Tuesday 19 March 2013

Millions take their bath here

The Kumbh Mela in India is a matchless congregation of devout Hindus and it has no peer anywhere else in the world. It is the largest gathering of people for a religious purpose and the largest gathering on the banks of the river.
As if this is not enough, it also is the largest gathering of people taking bath in a river and then going to a temple to pray. The Kumbh melas of Allahabad and Nasik are world famous and they draw millions of visitors.
The Kumbh in Allahabad this time is expecting anywhere between 80 million to 90 million devotees. Generally the Kumbh is held every third year in rotation at one of the four pre-designated places of  Haridwar, Allahabad or Prayag, Nasik and Ujjain.
Thus the Kumbh Mela comes to one of  the four places every twelfth year. Another Kumbh is the Ardh  or half  Kumbh Mela which is held at only two places- Haridwar and Allahabad, every sixth year.
The Purna Kumbh mela is held only at Allahabad every 12 years and the Maha Kumbh, again at Allahabad, every 144 years.
The rivers at these four places are: the Ganges or Ganga in Haridwar, the confluence or Triveni Sangama of the Ganges, Yamuna and the mythical Saraswati at Allahabad, the Godavari at Nasik and the Shipra at Ujjain.
Though there is no scientific method of ascertaining the exact number of pilgrims, estimates of the number of pilgrims, including sadhus, heads of mathas and people bathing on the most auspicious day may vary; approximately 30 million people bathed on one day alone- February 10, 2013. You see, that day was Amavaysa and Hindus consider a dip in the river on that day to be holy.
The first written record about the Kumbh is in the writings of Huang Tsang during the reign of Harshavardhana. He visited Indian between 629 AD and 645 AD. However, the Puranas date the Kumbh to the Samudra Manthana episode and records of such bathing events are mentioned in Bhagavatha Purana, Vishnu Purana, Ramayana and Mahabharata.
The temporary tented city, that comes up adjacent to the river, is also the largest in the world and it is fully occupied from January to mid March 2013.
Over a lakh workers in Allahabad built 165 kms of roads, 18 bridges, provided thousands of fresh water connections, toilets, 200,000 electrical connections. The tent city can accommodate a minimum of  2 million pilgrims.
Make no mistake. The manmade tent city is a fully functional city with its own court house, police station and even administration. The roads in the tented city are lined with nationalized banks, post offices, mobile service providers, hotels, restaurants, bus and railway reservation counters, gas agencies, radio station.
Of course you cannot except nationalized banks to function from tents. Can you?
These banks operate from plywood structures. The court house has a judge posted who decided on offences committed in the mela area. He hands out punishment and the culprits are promptly whisked away by the anxiously waiting police.  
A district collector, superintendent of police, senior medical officer, chief engineer and a high-level group headed by a minister takes care of the Kumbh arrangements. There are 30 police stations with thousands of policemen in attendance.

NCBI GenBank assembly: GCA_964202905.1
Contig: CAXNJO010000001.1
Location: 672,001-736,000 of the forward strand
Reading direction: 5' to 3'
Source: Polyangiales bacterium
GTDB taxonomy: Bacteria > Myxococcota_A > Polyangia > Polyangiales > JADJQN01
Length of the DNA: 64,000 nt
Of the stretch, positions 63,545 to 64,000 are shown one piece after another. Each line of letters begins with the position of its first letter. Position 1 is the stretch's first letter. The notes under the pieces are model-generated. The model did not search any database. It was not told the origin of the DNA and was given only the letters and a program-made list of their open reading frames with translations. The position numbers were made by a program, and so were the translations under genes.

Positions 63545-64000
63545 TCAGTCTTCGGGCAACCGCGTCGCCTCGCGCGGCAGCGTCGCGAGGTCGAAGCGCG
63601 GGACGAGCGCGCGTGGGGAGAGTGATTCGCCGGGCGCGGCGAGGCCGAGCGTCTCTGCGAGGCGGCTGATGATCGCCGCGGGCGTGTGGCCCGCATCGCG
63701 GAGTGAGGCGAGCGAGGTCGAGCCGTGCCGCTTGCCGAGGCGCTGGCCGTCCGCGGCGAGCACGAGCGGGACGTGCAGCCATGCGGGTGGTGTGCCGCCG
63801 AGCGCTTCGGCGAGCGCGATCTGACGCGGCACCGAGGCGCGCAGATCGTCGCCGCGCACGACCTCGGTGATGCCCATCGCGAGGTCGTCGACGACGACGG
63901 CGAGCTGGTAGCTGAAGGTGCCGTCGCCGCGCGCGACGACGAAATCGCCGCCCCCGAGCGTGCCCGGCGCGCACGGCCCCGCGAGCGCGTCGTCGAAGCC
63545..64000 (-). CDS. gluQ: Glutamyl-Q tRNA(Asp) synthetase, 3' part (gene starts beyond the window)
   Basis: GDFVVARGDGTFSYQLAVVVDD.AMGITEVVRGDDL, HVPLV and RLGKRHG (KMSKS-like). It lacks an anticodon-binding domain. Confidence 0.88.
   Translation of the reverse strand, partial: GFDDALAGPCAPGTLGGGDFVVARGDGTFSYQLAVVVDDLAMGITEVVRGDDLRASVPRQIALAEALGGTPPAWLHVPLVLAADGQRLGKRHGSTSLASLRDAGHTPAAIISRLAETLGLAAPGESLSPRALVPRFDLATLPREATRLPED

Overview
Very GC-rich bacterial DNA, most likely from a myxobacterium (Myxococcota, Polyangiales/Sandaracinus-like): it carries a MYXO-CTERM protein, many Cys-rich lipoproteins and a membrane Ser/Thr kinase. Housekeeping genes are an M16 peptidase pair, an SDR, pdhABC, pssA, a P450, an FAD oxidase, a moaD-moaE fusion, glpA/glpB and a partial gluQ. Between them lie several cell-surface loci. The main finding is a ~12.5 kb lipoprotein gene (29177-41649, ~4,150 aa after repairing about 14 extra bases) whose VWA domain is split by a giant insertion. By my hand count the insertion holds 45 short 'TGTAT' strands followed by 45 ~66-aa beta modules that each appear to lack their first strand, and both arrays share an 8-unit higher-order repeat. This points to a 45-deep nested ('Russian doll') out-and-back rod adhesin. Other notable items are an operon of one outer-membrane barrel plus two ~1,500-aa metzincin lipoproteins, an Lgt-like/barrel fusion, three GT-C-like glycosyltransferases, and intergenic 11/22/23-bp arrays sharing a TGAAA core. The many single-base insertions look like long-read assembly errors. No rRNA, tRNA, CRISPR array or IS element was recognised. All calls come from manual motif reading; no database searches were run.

The tent city has plumbers, electricians, builders, securitymen, divers, boatmen and even people specially designated to clear garbage. No wonder, it is the largest city on the world in terns of population density.   
The township has 156 km of steel-plated roads, 18 pontoon bridges, 980 km of electricity wires, 550 km of water pipelines and apart from all this a budget of Rs.1,200 crore. The electrical wires  connect 22,000 streetlights and provide 140,000 free connections to the akhadas and establishments of sadhus and matha. Of course the State Government  foots the Rs.4 crore electricity bill for the duration of the Kumbh.
One more thing. With millions wandering in and around the tent city, there cannot be any black out, power failure or even grid failure. The lights are turned on with clockwise precision every day and they will remain so till the end of the Kumbh. The power  system was so designed that the lines carried no more than 50 per cent of their capacity. Each of the 22,000 street light cluster was given a source to draw power from two different devices. In case, one of the power lines broke or did not function, the clusters had am  automatic three-second switch-time. The points were then connected to giant generators, and every second light cluster was run round-the-clock on these generators so that the mela would be lit even if there was a national grid failure.
There are 18 giant pontoon bridges to accommodate the teeming millions and so far the bridges have held and there has not been any major mishap. A total of 1,537 pontoons were needed for the bridges to be put into place. This also has to be the place with the largest number of toilets on earth-a mindboggling 35,000.
The total area of the Mela premises is 50.83 square kilometers and this is more than 200 times the area of Vatican City, which is considered to be the world’s smallest country
A temporary metropolis, conjured out of thin air, it will be dismantled after 55 days. And till it is dismantled, it will remain the world’s biggest City. Hats off to the people who made it happen. It shows India, if it want, can get going and even a State like Uttar Pradesh can show the way. Right.

No comments:

Post a Comment